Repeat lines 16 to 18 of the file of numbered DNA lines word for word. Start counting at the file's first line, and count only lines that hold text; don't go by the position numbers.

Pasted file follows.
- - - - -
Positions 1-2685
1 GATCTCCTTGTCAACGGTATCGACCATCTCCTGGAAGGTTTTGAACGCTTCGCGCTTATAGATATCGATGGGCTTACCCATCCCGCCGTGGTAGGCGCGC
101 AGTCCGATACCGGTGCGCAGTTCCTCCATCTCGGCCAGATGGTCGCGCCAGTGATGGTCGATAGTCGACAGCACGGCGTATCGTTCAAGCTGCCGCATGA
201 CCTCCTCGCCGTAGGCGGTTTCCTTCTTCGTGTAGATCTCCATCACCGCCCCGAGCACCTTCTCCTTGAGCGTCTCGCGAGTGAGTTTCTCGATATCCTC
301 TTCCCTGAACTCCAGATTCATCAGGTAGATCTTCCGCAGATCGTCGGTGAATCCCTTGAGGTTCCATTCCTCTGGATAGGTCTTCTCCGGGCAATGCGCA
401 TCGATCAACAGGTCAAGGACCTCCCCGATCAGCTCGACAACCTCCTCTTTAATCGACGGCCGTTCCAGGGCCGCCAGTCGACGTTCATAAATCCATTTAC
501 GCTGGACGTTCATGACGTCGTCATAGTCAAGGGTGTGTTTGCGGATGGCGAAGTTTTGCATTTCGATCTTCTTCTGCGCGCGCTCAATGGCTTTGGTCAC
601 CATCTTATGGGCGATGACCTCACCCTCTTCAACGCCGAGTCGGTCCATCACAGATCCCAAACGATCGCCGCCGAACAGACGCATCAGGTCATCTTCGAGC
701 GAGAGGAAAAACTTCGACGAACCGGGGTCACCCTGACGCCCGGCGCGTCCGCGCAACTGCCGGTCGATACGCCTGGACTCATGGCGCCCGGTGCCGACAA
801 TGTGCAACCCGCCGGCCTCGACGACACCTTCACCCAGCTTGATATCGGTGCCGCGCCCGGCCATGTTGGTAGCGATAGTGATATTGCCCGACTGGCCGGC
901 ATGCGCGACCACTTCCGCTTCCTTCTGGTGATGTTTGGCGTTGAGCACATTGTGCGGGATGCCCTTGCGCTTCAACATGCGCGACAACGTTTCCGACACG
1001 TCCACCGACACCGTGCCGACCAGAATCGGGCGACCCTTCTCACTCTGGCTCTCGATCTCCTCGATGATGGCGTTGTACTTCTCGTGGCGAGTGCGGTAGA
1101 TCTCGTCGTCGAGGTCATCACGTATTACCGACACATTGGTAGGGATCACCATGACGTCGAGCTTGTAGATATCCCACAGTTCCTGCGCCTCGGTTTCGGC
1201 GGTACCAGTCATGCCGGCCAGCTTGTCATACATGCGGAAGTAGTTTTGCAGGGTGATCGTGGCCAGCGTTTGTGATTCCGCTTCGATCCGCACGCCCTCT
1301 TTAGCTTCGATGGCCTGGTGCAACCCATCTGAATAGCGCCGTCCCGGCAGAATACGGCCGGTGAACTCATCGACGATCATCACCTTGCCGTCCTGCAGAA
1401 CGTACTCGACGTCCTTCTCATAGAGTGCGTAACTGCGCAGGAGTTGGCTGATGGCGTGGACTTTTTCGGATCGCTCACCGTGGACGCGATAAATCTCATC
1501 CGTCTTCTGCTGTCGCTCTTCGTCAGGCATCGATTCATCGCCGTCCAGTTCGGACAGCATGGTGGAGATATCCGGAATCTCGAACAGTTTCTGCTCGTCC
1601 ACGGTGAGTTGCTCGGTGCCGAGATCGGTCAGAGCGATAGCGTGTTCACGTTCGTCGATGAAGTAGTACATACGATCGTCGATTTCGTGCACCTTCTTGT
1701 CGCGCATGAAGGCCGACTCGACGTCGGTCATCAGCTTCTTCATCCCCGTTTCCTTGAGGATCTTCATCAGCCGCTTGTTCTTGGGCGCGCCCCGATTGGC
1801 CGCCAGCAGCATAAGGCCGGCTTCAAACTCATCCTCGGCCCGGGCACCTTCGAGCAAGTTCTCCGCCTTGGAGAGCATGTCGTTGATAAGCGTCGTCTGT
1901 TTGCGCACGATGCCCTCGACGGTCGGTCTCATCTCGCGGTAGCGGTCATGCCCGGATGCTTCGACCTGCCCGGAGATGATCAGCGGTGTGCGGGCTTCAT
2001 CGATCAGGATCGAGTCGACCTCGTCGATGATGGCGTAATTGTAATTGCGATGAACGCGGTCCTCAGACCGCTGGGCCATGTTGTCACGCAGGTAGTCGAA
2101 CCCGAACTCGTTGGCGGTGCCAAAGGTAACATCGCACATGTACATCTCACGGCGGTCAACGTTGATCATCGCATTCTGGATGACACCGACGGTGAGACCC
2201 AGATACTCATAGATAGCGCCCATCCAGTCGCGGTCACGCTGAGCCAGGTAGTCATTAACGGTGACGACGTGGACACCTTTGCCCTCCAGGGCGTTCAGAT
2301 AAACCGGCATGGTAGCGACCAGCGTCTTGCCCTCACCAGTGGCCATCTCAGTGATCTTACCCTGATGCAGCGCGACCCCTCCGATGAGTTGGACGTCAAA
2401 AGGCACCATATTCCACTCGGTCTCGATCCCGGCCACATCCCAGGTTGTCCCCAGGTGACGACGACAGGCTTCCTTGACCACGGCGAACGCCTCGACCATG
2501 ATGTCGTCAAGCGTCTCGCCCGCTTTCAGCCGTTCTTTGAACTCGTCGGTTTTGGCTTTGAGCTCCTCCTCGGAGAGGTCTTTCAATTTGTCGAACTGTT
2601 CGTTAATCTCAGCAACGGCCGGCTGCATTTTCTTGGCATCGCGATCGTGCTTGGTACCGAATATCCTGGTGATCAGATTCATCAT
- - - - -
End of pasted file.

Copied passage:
1401 CGTACTCGACGTCCTTCTCATAGAGTGCGTAACTGCGCAGGAGTTGGCTGATGGCGTGGACTTTTTCGGATCGCTCACCGTGGACGCGATAAATCTCATC
1501 CGTCTTCTGCTGTCGCTCTTCGTCAGGCATCGATTCATCGCCGTCCAGTTCGGACAGCATGGTGGAGATATCCGGAATCTCGAACAGTTTCTGCTCGTCC
1601 ACGGTGAGTTGCTCGGTGCCGAGATCGGTCAGAGCGATAGCGTGTTCACGTTCGTCGATGAAGTAGTACATACGATCGTCGATTTCGTGCACCTTCTTGT